The results of Malaysia's 14th General Elections (GE-14) held in May 2018 were unexpected and transformative. Against conventional wisdom, the newly reconfigured opposition grouping Pakatan Harapan (PH) decisively defeated the incumbent Barisan Nasional (BN), ending six decades of uninterrupted dominant one-party rule.
Despite a long-running financial scandal dogging the ruling coalition, an opposition victory had been all but discarded due to: the advantages of incumbency; fissures amongst opposition ranks well into 2018; and a favourable economic outlook. Indeed, prominent pollsters and commentators predicted a solid BN victory or, at least, a narrow parliamentary majority.
Yet, on the day, deeply rooted political dynamics and influential actors came together, sweeping aside many prevailing assumptions and reconfiguring the country's political reality in the process. Voter turnout was significant, economic handouts were disregarded, and the effects of the redelineation of parliamentary and state constituencies were limited.
Beyond consolidating their support in ethnically mixed, urban areas, PH took most semi-urban areas and made important incursions into rural constituencies in the Peninsula's south and west. In addition to losing their parliamentary majority, BN's seemingly impregnable hold on many state governments was breached, and its East Malaysian fortresses capitulated. In addition, against all predictions, Parti Islam se Malaysia (PAS) thrived, retaining Kelantan, toppling Terengganu and making important inroads in Pahang and Kedah.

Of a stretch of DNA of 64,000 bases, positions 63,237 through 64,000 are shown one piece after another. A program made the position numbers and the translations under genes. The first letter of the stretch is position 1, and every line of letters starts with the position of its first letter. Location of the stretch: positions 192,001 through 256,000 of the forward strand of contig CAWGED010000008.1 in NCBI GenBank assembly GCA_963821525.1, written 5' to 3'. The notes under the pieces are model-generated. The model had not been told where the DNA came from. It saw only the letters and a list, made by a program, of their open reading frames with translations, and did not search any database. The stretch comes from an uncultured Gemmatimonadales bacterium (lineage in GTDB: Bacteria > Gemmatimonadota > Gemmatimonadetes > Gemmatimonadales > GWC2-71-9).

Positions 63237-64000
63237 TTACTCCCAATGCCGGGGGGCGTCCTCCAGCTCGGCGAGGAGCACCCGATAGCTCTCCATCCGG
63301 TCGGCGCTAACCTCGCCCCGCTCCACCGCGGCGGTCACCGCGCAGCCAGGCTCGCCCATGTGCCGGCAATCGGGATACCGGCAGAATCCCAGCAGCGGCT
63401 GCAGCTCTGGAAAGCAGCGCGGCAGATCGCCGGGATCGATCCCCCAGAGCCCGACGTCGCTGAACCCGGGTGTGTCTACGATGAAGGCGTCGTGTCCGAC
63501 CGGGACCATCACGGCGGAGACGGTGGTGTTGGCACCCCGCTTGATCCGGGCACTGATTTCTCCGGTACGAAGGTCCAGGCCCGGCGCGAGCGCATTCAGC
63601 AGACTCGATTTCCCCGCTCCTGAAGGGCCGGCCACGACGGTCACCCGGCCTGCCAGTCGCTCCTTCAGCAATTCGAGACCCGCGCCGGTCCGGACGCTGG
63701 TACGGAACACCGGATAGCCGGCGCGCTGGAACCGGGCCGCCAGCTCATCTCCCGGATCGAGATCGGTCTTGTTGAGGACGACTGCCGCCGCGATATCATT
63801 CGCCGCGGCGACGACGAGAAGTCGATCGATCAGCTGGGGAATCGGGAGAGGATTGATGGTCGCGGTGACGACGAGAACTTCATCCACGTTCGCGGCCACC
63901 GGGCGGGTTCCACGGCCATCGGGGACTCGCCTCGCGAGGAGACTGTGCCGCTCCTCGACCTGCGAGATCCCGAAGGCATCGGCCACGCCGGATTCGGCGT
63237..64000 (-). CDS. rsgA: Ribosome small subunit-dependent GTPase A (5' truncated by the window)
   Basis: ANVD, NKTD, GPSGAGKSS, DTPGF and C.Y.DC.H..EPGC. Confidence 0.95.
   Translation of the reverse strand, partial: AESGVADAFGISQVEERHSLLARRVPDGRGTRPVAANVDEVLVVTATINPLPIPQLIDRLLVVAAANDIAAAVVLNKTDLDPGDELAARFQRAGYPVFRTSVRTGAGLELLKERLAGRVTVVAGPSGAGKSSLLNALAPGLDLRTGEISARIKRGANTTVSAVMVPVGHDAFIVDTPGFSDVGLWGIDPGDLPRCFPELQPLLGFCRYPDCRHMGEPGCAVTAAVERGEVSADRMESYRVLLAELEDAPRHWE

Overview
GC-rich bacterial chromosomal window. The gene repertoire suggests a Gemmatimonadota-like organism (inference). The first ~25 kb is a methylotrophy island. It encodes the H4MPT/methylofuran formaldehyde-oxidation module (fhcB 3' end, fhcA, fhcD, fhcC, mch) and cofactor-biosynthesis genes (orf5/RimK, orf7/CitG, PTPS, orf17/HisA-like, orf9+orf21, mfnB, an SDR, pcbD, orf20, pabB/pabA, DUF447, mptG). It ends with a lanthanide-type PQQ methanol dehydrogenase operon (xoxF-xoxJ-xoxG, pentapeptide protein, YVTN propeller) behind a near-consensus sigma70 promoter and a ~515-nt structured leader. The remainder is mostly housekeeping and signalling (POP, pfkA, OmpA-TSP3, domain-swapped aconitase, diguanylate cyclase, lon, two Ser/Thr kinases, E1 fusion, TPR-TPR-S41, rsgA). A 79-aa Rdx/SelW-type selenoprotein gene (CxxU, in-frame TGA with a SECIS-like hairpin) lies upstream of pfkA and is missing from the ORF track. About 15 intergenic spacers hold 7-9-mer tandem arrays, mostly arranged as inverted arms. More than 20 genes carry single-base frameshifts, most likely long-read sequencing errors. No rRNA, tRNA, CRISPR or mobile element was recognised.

Due to its long tenure in power, up until 2018, BN was the only government most Malaysians have ever known. It is formally a parliamentary democracy, but has been variously labelled a semi-democracy (Case 2002), pseudo-democracy (Case 2004) or an electoral authoritarian regime (Ufen 2009). Mostly recently, Lopez and Welsh (2018) labelled it a “resilient regime”, implying one that is strong—though not invincible.
The Alliance-BN's hold on power for more than six decades was aided by massive structural advantages, including deployment of public resources for partisan campaigning, control over mainstream media, and a compliant electoral commission able and willing to tilt the playing field in their favour (Weiss 2014; Ostwald 2017).
These incumbent advantages were demonstrated in the 2013 elections, when expectations of change were dashed and BN held on—despite winning fewer votes than the opposition. These systemic factors, and perhaps recent electoral history, led many commentators to be overly conservative in their analyses of Malaysia's 14th general election (GE-14).